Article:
The lure of universalism

I was talking with a pastor colleague not long ago when he recounted a story about an unpopular funeral sermon. The gist of the story is that the funeral was for a man who was not a believer or member of a church and in the sermon he raised just a bit of doubt about than man’s eternal destiny.

As you might imagine, that did not go over well.

If you’ve been a pastor for any time at all, I expect you’ve met someone who is anxious about the salvation of someone they love. The question comes up as something like this: “My (cousin, brother, daughter, mother, etc.) does not believe in God or go to church. I’m afraid what will happen to them if they never come to faith. What do you think, pastor?”

Here is the answer I sense people want. “I’m sure they will be with you in heaven.”

There is great pressure for pastors — and other Christians — to go along with the comfortable universalism that pervades our culture. No one wants to tell a fried that Aunt Maude is bound for hell. Few church people want to contemplate a kingdom of God without the people they love.

And while I would never presume to declare the eternal destiny of any particular person — that is Jesus’ job not mine — I do find the pressure to adopt a de facto universalism serves to undermine most of the rest of my ministry. It reduces the point of what we do in the church to a kind of do-gooder society with covered dish meals. You can get a lot of praise and a fairly comfortable life leading a do-gooder society — and the covered dishes are often quite tasty — but it can be an uneasy life if you read the Bible much at all.

Do you ever sense this tension? How can pastors and lay members better resist the pressure toward universalism in the church?

No wonder preachers don’t like hell

In Part II of his “A Farther Appeal to Men of Reason and Religion,” John Wesley challenges his fellow clergy to not be slack in their calling. He scolds the clergyman who sees no greater burden in his office than to preach once or twice a week and refuses the hard, continual work of shepherding the flock into spiritual growth and maturity.

He challenges them and us with a series of questions for clergy.

Have I not said, ‘Peace, peace, when there was no peace?’ How many are they also that do this? who do not study to speak what is true, especially to the rich and great, so much as what is pleasing? who flatter honourable sinners, instead of telling them plain, ‘How can ye escape the damnation of hell?’ O, what account have you to make, if there be a God that judgeth the earth? … How great will your damnation be, who destroy souls instead of saving them!

Reading these lines from Wesley, I understand the appeal of those forms of theology that do away with the idea of eternal judgment and hell. Such theologies are soothing to people but even more are they soothing to pastors who no longer must carry the burden of risking their own souls if they neglect their work or turn aside when they see sinners rejoicing in their sins.

Wesley’s words certainly sting me today as I read them and consider my own answers.

Will Willimon still causing me trouble

As I enter into the struggles of my people, I have considerably more to offer than myself. I have the witness of the saints, the faith of the church, the wisdom of the ages. A pastor must therefore be prejudiced toward the faith of the church.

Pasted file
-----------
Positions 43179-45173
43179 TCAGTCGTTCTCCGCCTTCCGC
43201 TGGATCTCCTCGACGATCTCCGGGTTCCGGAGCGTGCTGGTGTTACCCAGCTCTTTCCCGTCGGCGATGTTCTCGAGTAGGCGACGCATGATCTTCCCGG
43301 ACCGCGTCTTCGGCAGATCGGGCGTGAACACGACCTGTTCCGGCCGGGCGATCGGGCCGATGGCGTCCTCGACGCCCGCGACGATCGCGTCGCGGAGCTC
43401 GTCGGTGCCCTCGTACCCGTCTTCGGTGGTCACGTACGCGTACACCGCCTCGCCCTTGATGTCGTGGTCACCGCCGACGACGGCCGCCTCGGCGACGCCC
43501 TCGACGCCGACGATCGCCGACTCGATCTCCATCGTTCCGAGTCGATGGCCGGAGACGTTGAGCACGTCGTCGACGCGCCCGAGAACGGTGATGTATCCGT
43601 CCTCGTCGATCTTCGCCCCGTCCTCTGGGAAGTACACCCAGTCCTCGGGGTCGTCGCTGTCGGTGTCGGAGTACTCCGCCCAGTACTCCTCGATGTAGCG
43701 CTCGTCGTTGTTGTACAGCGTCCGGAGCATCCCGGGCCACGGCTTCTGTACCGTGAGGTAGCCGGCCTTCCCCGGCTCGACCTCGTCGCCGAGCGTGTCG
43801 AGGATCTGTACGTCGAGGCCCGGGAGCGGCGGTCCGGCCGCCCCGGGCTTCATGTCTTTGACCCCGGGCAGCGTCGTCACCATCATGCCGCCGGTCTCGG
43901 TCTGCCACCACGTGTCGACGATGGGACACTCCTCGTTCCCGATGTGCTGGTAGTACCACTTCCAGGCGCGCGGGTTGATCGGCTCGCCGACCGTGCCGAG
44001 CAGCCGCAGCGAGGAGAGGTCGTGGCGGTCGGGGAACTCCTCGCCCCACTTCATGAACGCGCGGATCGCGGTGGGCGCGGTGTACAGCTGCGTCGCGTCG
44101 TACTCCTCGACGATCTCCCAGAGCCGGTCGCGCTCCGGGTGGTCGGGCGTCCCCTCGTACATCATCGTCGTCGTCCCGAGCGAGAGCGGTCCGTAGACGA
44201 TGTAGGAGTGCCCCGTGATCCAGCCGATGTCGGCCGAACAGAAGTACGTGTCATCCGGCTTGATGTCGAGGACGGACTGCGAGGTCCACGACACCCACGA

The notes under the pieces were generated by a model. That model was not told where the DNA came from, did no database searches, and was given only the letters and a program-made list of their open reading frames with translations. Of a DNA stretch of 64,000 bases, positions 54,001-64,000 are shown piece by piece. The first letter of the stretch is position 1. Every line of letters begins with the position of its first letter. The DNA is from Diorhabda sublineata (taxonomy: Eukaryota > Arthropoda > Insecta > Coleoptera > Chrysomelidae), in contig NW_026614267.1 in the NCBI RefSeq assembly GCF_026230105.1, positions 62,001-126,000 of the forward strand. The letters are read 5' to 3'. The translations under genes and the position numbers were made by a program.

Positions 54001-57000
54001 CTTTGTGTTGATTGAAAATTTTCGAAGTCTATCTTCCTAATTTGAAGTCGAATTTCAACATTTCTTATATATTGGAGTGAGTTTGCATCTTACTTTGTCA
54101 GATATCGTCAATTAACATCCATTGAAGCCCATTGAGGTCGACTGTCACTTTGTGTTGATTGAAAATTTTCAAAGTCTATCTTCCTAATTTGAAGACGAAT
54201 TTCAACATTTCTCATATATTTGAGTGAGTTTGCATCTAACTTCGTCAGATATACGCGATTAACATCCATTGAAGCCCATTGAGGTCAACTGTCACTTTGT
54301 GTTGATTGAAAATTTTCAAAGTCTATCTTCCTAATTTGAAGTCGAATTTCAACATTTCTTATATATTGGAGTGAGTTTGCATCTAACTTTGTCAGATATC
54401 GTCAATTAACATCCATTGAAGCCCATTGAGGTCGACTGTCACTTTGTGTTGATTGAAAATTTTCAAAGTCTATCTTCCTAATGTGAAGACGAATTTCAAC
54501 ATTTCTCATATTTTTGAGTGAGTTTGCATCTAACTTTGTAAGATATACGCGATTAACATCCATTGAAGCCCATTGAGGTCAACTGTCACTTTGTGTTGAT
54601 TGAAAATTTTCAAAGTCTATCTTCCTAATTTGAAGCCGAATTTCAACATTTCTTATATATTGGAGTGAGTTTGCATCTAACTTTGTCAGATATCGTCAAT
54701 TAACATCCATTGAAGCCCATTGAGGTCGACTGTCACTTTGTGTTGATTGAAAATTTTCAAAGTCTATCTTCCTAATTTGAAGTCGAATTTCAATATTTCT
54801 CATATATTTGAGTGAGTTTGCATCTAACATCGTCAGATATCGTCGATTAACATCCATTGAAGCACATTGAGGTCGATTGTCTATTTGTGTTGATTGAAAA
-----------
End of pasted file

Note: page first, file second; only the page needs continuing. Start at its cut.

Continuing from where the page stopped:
— Will Willimon, Pastor

Will Willimon has caused me no end of problems as a United Methodist pastor. His writings were among the first I read when entering into the ministry, and statements like the one above have dug down deep like chiggers.

The problem created by statements like the one above lies hidden in that whole “faith of the church” bit at the end.

You see, when I was in the process of becoming a local pastor, I set out on a search for the faith of the United Methodist Church. I read my Book of Discipline. I read a whole bunch of John Wesley. I started writing on this blog and asking questions about what we as a church believe and teach.

And this is where I started running into trouble.

It turns out that the faith of the United Methodist Church is hard to nail down. In the early days of my blogging, when my readership was more diverse than it is now, I would post a quote from John Wesley and ask why we don’t seem to teach or preach this any more. I’d often get answers about how Wesley is not our Pope or how we can’t be tied down to his 18th century theology. This happened enough to make me realize that at least a portion of our clergy don’t view Wesley as particularly central to the faith of our church. This was disorienting for someone who took Willimon’s counsel to heart and believed that their must be thing called “the faith of the church.” After all, he was telling me to be prejudiced in favor of it. How could I be prejudiced toward something that does not exist?

I can point to our official documents, of course. But when asked what makes Methodism unique, I would have a hard time formulating a doctrinal answer that would reliably mark out the faith as actually preached across the connection. Even if we think in terms of centered sets rather than bounded sets, it is hard to define a center when looking at actual practice.

For many United Methodists this not a bug but a feature. It is not a problem, but one of the things that makes us great. For me and my desire to be, in Willimon’s words, a bearer of the church’s faith and not merely my own, it is a problem. How can you bear what you cannot identify?

What I have done is attempt to teach, preach, and bear a faith under the influence of our Articles and Confession with a heavy dose of Wesleyan free grace Arminianism. I hope this is faithful to my call and certification as a minister in the UMC. I hope that is faithful to my call and certification in the UMC.